What is a condom and how does it work?
- Male Condom: A thin sheath that fits snugly over an erect penis to act as a barrier. The closed end of the condom catches the semen, so that it cannot pass into your partner at the time of ejaculation.
- Female Condom: Allows women to control use of a barrier method to prevent pregnancy and sexually transmitted infections.
When should condoms be used?
Condoms should be used for all acts of vaginal, anal or oral sex (on a man) to help prevent pregnancy and/or the transmission of sexually transmitted infections.
How effective are condoms?
When used correctly and consistently, condoms are very effective in preventing sexually transmitted infections and unwanted pregnancy. However, condoms typical effectiveness is lower because people do not always use them correctly and they do not use them every time they have intercourse.
In order to maximize the effectiveness of condoms in preventing sexually transmitted infections and unwanted pregnancy:
- Discuss condom use with your partner before you get physically involved
- Be sure you know how to use a condom correctly
- Practice applying a condom, so you can do it quickly and correctly when you need to
- Use a new condom every time you have sex
What types of condoms are best?
Condoms are made of several different materials: latex rubber, polyurethane, polyisoprene, and lambskin. Most condoms come lubricated, and some have a spermicide applied to them. Latex condoms, used with a non-spermicidal lubricant, are the best type of condom to use to prevent transmission of sexually transmitted infections, including HIV, and unwanted pregnancy. Spermicides can cause irritation, making individuals more susceptible to sexually transmitted infections. Lambskin condoms are too porous to prevent transmission of sexually transmitted infections. Non-latex condoms, such as those made with polyurethane and polyisoprene, are useful for individuals allergic to latex, but they are somewhat less effective than latex condoms.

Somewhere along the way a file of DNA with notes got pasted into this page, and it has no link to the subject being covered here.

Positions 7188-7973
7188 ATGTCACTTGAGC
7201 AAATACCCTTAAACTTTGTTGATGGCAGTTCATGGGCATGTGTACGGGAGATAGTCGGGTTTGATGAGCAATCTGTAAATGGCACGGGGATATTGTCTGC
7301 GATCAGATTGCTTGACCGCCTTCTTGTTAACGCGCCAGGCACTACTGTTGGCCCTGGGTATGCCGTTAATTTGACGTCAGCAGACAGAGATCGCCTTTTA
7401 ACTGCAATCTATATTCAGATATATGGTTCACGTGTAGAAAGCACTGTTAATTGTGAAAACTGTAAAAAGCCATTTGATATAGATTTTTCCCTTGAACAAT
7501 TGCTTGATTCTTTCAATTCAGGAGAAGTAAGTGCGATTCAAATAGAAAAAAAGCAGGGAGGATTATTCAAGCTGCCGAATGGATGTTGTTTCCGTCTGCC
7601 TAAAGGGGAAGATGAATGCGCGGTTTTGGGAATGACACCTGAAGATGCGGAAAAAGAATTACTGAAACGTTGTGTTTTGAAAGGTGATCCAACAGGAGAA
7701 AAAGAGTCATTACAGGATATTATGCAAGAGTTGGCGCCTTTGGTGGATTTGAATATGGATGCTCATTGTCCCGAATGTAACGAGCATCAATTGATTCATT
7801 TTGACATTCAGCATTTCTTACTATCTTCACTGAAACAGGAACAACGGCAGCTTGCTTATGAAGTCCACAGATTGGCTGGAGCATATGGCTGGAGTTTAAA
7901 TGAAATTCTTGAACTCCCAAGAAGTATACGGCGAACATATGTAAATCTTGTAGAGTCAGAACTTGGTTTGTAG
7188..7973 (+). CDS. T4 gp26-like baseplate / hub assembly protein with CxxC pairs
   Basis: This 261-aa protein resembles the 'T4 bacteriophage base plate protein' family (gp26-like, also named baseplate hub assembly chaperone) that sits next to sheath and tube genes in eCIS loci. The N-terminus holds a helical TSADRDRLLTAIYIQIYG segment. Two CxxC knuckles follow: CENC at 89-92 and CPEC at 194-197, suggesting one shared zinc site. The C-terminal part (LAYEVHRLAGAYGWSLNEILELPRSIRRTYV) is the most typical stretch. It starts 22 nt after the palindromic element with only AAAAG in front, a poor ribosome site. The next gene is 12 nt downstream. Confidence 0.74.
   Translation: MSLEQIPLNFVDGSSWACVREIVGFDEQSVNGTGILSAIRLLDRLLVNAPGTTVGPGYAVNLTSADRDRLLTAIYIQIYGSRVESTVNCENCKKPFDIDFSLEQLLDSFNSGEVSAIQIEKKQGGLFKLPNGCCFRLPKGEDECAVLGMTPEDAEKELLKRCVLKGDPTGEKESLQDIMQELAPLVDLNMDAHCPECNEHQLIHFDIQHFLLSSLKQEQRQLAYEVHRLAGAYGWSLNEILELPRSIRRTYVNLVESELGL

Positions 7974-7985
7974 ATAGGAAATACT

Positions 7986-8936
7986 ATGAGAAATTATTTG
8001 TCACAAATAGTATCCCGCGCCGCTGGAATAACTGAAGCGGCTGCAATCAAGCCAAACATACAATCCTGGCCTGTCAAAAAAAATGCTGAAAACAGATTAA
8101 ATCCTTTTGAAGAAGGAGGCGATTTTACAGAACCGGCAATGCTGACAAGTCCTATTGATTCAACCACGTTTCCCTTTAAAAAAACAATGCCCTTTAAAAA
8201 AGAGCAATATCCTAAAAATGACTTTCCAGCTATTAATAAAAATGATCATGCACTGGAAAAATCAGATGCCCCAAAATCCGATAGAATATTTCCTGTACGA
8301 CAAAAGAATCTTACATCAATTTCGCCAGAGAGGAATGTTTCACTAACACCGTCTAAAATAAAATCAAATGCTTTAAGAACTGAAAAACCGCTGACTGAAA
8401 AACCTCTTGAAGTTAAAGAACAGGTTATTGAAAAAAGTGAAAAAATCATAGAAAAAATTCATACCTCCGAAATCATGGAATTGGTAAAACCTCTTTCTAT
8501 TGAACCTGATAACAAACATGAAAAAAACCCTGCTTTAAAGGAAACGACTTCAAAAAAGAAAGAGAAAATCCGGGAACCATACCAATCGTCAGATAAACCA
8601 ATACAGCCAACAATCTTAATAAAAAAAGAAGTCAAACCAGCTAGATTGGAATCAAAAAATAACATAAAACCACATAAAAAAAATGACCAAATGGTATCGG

Condoms are available in many varieties: there are different brands, colors, flavors, shapes, and textures. You may want to experiment with different condoms to determine the type(s) of condom that is most satisfactory to you and your partner.
How do you use the condom?
Condoms must be used correctly in order to be effective. Condoms are packaged individually. In order to maintain their effectiveness, they must be protected from heat.
- Get condoms. They are available at different locations on campus, through local drugstores and online vendors. Make sure you get FDA approved condoms, not novelty products (like those sometimes available from gas stations and gift stores).
- Protect condoms from heat. Heat can breakdown latex, making condoms more likely to break.
- Getting ready
- Check the expiration date of condoms before use. Over time, latex breaks down, making condoms more likely to break.
- Open condom packaging carefully, so you don't pierce or tear the condom. Inspect the condom to make sure there are no signs of damage.
- Putting It On
Before any sexual contact, when the penis is erect:
- Pinch the condom at its tip to squeeze out any air.
- Apply lubricant under the condom, if you'd like, to increase sensitivity.
- Place the condom on the top of the penis head, and unroll the condom to cover the entire penis.
- If you put it on backwards and it does not unroll easily, don't flip it over; there may be semen on it. Use another condom.
- Increasing Comfort
Insufficient lubrication can cause discomfort and chafing or condom breakage.
- Feel free to add a water-based lubricant once the condom is unrolled over the erect penis, even if the condom was already lubricated.
- Additional lubricant can also be applied directly to the receptive partner.
- There are a variety of lubricants available. Make sure to use a water-based lubricant that won't damage the condom, but feel free to experiment to determine what works best for you and your partner.
- Taking It Off
Right after ejaculation (coming):
- Hold the condom at the rim at the base of the penis while the wearer pulls out slowly with the penis still erect. This will keep the condom from slipping off inside your partner or any semen from being spilled.
- Tie a knot at the end of the condom, to prevent it from spilling, and throw the condom away in the trash.
Where can I get condoms on campus?
- Condoms may be purchased very inexpensively at the M.S. Shook Student Health Service pharmacy.
- Wellness & Prevention Services facilitates distribution of safer sex supplies through a number of locations around App State.
Page content reviewed: 06/04/18 fwg